For example, in December 2018, the Astronomy & Astrophysics journal published a paper by an Oxford University physicist named Jamie Farnes advancing a fanciful solution to the dark matter and dark energy problems. The paper was eventually widely debunked by scientists and science journalists alike but not before hundreds, if not thousands, of people were taken by an article in The Conversation that seemed to support the paper’s conclusions. What many of them – including some scientists – didn’t realise was that The Conversation often features scientists writing articles about their own work, and didn’t know the problem article had been written by Farnes himself.

So even if the preprint study skipped articles written by scientists about their own work, the duos’s “build it and they will come” inference is not generalisable, especially if – for another example – someone else from Oxford University had written favourably about Farnes’s paper. I regularly field questions from young scientist-writers baffled as to why I won’t publish articles that quote ‘independent’ scientists commenting on a study they didn’t participate in but which was funded, in part or fully, by the independent scientists’ employer(s).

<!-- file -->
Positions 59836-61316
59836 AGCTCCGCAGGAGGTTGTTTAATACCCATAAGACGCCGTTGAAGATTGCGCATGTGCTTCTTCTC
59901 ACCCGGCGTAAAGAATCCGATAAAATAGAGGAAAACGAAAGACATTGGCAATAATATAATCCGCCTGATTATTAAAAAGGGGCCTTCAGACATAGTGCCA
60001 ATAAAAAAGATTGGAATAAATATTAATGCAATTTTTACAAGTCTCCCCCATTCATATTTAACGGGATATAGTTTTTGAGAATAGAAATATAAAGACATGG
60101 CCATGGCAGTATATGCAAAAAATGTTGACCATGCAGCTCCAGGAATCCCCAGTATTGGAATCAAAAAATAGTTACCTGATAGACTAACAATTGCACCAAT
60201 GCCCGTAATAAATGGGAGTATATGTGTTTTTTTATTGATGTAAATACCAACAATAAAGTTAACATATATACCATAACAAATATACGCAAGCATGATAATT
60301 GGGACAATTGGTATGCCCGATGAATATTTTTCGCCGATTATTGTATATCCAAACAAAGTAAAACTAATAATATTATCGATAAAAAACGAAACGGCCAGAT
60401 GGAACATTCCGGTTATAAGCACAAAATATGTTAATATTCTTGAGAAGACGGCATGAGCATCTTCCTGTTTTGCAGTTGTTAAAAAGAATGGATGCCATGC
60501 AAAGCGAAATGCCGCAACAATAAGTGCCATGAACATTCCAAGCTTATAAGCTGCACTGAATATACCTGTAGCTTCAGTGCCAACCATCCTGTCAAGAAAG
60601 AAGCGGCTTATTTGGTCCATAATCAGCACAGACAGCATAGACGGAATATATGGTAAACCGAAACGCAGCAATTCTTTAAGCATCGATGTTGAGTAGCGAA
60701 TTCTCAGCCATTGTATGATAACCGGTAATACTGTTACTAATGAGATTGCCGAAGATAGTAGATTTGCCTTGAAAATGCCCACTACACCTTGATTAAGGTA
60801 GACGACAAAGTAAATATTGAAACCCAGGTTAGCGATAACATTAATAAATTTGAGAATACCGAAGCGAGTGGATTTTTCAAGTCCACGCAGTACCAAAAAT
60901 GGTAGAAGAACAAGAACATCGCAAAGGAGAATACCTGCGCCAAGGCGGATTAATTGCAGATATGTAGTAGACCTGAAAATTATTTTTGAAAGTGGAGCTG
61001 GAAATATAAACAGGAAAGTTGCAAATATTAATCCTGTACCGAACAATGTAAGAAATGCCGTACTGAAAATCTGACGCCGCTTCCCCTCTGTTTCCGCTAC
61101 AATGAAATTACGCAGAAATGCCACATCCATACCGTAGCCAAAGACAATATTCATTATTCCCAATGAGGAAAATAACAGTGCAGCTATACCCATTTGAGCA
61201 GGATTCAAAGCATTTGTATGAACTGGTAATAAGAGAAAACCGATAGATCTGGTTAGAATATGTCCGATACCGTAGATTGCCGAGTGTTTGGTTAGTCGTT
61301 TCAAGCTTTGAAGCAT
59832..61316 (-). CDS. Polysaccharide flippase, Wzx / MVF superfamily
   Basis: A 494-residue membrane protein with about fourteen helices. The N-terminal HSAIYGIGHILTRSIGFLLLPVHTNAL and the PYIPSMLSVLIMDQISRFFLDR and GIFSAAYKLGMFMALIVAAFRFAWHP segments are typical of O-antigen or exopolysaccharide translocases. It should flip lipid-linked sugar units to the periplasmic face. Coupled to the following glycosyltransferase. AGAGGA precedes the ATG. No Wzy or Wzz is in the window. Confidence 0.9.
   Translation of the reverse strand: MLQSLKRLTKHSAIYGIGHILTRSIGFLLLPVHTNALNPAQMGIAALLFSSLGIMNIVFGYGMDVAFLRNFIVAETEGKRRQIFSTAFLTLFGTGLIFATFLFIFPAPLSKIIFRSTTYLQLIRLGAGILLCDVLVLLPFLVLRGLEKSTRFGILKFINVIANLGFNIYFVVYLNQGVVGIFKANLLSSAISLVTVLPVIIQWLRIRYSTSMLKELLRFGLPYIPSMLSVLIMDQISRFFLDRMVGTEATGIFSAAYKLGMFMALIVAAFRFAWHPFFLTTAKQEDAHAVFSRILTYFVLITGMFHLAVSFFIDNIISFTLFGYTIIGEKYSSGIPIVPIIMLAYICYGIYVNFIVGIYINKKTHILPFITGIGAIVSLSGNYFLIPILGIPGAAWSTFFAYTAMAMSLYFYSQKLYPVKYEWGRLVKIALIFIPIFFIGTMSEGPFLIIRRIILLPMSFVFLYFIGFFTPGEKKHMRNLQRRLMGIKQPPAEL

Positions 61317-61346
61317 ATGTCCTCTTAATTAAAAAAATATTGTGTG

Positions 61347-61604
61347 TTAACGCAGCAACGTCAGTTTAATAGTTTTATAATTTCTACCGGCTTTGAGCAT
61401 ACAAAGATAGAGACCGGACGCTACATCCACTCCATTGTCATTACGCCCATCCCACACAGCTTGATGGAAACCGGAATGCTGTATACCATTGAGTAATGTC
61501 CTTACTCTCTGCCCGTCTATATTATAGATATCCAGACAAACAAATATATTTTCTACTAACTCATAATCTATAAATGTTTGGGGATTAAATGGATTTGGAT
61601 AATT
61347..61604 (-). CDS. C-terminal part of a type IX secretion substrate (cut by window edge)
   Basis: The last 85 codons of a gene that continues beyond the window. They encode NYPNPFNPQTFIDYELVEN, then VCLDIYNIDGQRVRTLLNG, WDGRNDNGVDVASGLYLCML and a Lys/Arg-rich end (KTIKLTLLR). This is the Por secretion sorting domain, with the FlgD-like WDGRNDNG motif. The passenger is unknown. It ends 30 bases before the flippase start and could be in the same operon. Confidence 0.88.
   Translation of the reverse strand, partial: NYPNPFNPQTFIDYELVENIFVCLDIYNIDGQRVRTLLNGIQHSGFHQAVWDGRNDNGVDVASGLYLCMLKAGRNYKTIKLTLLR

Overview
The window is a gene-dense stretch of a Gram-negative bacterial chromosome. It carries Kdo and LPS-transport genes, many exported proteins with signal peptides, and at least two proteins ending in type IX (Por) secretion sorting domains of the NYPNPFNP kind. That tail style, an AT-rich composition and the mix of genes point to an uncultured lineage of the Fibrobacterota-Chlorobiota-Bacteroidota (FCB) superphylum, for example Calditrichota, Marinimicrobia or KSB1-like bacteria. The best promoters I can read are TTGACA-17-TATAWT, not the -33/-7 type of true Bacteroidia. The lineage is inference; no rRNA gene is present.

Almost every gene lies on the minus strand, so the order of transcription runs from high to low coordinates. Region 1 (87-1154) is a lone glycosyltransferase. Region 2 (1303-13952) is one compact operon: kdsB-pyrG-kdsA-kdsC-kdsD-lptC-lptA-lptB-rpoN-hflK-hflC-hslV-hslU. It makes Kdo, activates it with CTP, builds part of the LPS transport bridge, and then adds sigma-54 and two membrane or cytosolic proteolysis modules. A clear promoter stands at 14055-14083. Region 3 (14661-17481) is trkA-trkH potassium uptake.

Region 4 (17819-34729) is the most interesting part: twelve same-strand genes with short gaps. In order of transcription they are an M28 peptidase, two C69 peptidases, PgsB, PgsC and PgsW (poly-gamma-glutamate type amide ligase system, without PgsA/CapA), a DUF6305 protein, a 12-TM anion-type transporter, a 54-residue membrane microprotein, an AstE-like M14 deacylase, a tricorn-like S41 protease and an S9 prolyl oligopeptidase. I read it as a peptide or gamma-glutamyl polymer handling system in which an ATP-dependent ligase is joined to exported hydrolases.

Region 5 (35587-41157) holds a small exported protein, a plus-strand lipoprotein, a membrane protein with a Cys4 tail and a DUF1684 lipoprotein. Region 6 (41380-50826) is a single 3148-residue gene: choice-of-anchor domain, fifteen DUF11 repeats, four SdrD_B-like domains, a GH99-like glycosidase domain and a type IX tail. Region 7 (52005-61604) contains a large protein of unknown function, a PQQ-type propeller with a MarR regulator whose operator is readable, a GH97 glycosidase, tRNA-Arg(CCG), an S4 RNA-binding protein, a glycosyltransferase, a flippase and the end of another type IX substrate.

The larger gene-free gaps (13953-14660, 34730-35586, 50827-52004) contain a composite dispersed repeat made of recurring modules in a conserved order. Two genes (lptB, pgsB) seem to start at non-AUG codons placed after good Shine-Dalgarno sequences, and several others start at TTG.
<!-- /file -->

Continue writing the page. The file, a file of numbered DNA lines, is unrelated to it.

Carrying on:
I was hoping to neatly tie my observations together in a conclusion but some other work has come up, so I hope you won’t mind the abrupt ending as well as that, in the absence of a concluding portion, you won’t fall prey to the recency effect.

The press office

A press-officer friend recently asked me for pointers on how he could help journalists cover the research institute he now works at better. My response follows:

  1. Avoid the traditional press release format and use something like Axios’s. answer the key questions, nothing more. No self-respecting organisation is going to want to republish press releases. This way also saves you time.
  2. Make scientists from within the institute, especially women, members of minority groups and postdocs, available for comment – whether on their own research or on work by others. This means keeping them available (at certain times if need be) and displaying their contact information.